Taliban insurgents put up a stiff fight, using small arms and rocket-propelled grenades to hit back at the Canadians, who later returned to their own stronghold.
Some soldiers expressed surprise at how stubbornly Taliban fighters had defended their ground, near a river valley that cuts a green ribbon through this desert area west of Kandahar city. Others noted NATO commanders had given everyone, including the enemy, a few days of advance notice before starting Operation Medusa in Panjwaii district.
"Truthfully, I was surprised by the resistance they put up," said Maj. Geoff Abthorpe, commander of Bravo Company of Task Force Kandahar and a member of the Royal Canadian Regiment.
"We came at them with what I perceived to be a pretty heavy fist."
The latest deaths bring to 31 the total number of Canadian soldiers who have been killed since the mission in Afghanistan began in 2002. One Canadian diplomat also died, in a suicide attack.
The last time the Canadian Forces suffered as many deaths in one day was Aug. 3 when two roadside bombings and a hail of rocket-propelled grenades killed four Canadians and injured 10. Most of those casualties occurred near the village of Pashmul within Panjwaii district.
Latest deaths spark calls to end mission
Prime Minister Stephen Harper expressed his condolences on Sunday to the family and friends of the soldiers, and paid tribute to their colleagueswho continuetheirdangerous mission.
"While deeply saddened by this loss, I hope the families may find some solace in the knowledge that they do not grieve alone and that Canada will not forget the heroism of those who have made the ultimate sacrifice," Harper said ina statement released Sunday afternoon.
"They will be sorely missed by their comrades in Afghanistan who carry on with our mission there, serving our country with tremendous professionalism, skill and determination."
NDP Leader Jack Layton, during a news conference in Toronto on Sunday,reiterated his call to getCanadian soldiers out ofAfghanistan.
"This is the wrong mission for Canada. It's not balanced. It doesn't represent the equilibrium between humanitarian aid, reconstruction and comprehensive peace process that Canadians would want to see," he said.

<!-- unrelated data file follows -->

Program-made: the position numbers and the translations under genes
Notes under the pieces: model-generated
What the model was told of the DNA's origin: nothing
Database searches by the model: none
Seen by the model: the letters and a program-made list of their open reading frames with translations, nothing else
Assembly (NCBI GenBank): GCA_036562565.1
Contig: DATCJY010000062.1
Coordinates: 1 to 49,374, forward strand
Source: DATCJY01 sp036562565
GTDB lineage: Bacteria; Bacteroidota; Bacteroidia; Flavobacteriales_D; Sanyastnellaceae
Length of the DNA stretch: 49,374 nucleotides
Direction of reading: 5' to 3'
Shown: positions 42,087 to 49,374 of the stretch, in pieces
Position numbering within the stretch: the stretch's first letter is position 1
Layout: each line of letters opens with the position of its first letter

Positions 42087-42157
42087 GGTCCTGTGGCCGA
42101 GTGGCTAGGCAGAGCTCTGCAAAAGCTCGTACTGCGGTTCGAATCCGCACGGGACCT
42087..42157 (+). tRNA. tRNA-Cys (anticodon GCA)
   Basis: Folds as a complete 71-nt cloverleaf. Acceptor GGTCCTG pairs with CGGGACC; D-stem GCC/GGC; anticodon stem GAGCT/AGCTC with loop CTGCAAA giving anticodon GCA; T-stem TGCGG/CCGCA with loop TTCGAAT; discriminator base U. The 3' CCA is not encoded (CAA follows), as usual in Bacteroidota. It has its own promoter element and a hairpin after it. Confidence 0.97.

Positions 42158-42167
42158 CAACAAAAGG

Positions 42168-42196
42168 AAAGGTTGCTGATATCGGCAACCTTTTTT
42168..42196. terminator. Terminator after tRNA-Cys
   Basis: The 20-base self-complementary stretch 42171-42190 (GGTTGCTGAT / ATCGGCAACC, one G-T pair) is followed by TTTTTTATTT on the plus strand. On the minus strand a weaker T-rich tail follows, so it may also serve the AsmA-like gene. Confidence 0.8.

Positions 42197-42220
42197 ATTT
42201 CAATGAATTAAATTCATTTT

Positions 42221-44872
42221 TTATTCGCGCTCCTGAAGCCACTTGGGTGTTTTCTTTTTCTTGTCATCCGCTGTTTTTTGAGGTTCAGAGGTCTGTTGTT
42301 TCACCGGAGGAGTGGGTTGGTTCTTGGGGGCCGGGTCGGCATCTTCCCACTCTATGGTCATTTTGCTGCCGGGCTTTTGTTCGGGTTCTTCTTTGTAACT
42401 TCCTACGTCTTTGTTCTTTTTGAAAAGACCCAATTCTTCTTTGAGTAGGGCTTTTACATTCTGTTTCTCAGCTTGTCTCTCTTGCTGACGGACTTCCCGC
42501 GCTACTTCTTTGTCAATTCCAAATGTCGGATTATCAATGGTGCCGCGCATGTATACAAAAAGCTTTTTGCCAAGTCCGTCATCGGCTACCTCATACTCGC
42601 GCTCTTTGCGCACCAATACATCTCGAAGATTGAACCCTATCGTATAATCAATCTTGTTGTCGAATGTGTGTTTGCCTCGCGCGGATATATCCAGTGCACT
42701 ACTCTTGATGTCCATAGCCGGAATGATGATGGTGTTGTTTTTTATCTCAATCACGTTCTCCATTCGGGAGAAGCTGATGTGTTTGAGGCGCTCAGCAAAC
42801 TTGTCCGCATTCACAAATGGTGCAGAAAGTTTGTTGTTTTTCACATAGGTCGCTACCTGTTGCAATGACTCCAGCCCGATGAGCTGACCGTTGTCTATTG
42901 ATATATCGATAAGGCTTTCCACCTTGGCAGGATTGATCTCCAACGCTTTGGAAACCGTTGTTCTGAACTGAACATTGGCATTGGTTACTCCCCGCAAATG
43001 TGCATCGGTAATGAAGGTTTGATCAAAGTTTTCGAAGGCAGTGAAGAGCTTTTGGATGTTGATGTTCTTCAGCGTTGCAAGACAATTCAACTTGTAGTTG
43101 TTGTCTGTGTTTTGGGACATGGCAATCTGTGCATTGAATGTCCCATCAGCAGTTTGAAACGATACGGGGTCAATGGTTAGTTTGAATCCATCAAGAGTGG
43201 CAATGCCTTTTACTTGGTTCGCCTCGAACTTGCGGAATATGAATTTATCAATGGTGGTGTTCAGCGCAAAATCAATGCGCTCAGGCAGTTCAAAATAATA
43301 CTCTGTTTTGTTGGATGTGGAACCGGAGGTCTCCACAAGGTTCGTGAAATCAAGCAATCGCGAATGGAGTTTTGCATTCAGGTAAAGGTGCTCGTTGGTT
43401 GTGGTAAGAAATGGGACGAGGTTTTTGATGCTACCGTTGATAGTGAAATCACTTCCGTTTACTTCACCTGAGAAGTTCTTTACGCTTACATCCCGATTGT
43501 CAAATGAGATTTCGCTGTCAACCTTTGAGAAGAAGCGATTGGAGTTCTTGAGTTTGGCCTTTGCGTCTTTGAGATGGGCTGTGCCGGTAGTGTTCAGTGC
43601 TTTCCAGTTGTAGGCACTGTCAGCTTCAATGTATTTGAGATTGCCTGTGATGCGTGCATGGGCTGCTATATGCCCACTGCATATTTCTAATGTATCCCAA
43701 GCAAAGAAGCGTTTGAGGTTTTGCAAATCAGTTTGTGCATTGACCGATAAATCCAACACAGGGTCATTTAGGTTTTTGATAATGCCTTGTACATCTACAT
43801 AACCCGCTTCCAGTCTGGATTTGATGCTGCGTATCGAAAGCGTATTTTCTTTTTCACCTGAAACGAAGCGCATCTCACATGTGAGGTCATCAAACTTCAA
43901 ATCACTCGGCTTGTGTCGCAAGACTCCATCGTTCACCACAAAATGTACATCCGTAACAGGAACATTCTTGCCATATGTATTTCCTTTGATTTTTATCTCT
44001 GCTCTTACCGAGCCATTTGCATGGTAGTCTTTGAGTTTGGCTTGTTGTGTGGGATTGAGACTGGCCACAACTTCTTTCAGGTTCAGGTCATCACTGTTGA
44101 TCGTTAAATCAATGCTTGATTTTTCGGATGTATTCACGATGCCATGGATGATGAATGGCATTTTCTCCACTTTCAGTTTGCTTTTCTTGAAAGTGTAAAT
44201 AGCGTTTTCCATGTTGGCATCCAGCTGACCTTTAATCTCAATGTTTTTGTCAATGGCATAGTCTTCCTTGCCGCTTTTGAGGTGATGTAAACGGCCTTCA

British plane crashes
The Canadians weren't the only NATO troops to die during Operation Medusa. Hours after the offensive began on Saturday, a British reconnaissance plane crashed in the Panjwaii district, killing all 14 military personnel on board.
A purported Taliban spokesman claimed militants shot the plane down in Kandahar province with a Stinger missile, but British Defence Secretary Des Browne said the crash appeared to be "a terrible accident."
Col. Fred Lewis, the deputy commander of the Canadian contingent of NATO's International Security Assistance Force (ISAF), told reporters the Taliban "don't have the technical ability to shoot down an aircraft like that."
NATO promises reconstruction
Thousands of locals have fled villages in the Panjwaii district since May following the arrival of hundreds of Taliban fighters still loyal to leaders who were ousted from power by a U.S.-led coalition of troops in late 2001.
Operation Medusa is the largest offensive since NATO took over the mission in Afghanistan earlier in the summer.
NATO commanders have promised to push forward with a reconstruction plan after the operation is over and leave behind troops to help restore infrastructure.
"The Afghan people want peace and stability and they deserve our support," said Fraser. "The Taliban offer only intimidation and violence to the Afghan population. TheAfghangovernment offers hope and development and reconstruction."